Friday, September 28, 2007

Bridge of the Week

The Cream of the Minnesota Monitor staff, Andy Birkey, looks at this week's "Bridge Fix of the Week", the Lafayette Bridge:
The Highway 52 bridge, also called the Lafayette Bridge, crosses the Mississippi River just south of Interstate 94 and connects downtown St. Paul with the city's west side neighborhood. Built in 1968, the four-lane bridge is 3,369 feet long. Each day, it supports an average of 81,000 trips over its structure. The bridge has a deck rating of five (out of nine), a superstructure rating of four, and substructure rating of seven, with a combined sufficiency rating of 49.5 percent. It has been evaluated as "Meets minimum tolerable limits to be left as is." The bridge is also rated "fracture critical," which means that the bridge has the type of structure that if one support should give way, the whole bridge could collapse. The Interstate 35W bridge that collapsed into the Mississippi was rated 50 percent.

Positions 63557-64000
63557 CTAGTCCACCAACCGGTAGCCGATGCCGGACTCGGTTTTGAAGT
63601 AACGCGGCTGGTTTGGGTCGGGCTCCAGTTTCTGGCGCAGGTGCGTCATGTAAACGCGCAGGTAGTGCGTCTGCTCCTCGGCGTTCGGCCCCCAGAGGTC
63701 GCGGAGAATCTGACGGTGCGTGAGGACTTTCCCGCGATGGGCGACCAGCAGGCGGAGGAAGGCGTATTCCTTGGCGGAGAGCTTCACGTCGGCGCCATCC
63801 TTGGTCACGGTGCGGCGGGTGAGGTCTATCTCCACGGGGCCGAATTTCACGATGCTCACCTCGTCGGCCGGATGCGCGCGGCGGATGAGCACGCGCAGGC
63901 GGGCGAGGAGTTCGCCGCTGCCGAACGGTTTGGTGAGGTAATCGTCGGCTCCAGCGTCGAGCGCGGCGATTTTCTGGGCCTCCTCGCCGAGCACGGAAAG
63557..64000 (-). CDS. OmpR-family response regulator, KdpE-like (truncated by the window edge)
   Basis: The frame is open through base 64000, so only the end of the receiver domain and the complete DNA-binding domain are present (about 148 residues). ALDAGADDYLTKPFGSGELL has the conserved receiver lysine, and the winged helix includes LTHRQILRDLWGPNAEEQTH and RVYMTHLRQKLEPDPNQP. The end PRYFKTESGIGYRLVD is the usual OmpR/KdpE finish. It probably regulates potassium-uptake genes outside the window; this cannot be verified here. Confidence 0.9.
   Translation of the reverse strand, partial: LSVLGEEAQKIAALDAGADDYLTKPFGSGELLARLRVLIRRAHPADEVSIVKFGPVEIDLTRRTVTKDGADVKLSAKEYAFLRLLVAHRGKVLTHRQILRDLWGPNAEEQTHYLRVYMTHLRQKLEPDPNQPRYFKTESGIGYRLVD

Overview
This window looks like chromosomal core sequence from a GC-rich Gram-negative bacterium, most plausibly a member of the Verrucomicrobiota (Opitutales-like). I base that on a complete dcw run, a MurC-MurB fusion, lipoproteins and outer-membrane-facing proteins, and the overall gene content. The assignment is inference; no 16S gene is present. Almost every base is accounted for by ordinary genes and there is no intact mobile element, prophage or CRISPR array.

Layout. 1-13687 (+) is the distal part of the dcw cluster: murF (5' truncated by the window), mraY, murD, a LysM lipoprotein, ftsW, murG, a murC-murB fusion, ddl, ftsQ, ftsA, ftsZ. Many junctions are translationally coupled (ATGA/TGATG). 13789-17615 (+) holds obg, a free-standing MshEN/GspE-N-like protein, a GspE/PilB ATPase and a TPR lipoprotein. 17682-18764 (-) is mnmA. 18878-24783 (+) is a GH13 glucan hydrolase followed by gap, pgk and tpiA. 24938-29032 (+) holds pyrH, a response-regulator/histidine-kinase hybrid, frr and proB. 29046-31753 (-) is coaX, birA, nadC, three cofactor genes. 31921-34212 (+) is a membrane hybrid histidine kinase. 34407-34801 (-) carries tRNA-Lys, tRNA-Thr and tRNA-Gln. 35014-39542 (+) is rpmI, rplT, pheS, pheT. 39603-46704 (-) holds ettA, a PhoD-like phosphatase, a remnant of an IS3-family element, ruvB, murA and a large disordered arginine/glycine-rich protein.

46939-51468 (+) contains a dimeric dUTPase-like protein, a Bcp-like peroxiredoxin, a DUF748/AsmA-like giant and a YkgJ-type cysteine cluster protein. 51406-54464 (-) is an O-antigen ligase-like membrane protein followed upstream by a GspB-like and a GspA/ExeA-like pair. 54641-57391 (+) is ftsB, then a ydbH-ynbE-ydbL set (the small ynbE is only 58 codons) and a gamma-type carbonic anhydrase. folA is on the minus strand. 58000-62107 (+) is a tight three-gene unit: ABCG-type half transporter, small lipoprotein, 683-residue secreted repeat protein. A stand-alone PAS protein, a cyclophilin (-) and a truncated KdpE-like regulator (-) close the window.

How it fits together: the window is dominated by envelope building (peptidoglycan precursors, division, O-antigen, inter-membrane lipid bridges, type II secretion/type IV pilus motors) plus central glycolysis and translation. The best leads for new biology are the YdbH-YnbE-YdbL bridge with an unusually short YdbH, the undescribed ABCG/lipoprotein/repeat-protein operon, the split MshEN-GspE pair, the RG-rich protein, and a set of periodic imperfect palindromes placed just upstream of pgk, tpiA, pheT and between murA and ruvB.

He than points us to this story in the STRIB:
The bridge's history includes a temporary shutdown in 1975 -- less than a decade after it opened in 1968 -- when a crack "large enough to put your arm into" was discovered in the bridge's main beam after someone noticed a 7-inch dip in the roadway, according to a newspaper report. That fracture in the southbound lane nearly resulted "in [the] collapse of the bridge," a 2006 inspection report noted. The damaged component was jacked back into place and reinforced with bolted plates, the report said.
Read Andy for the set up, and the STRIB for some reality. Then call your legislator!


No comments: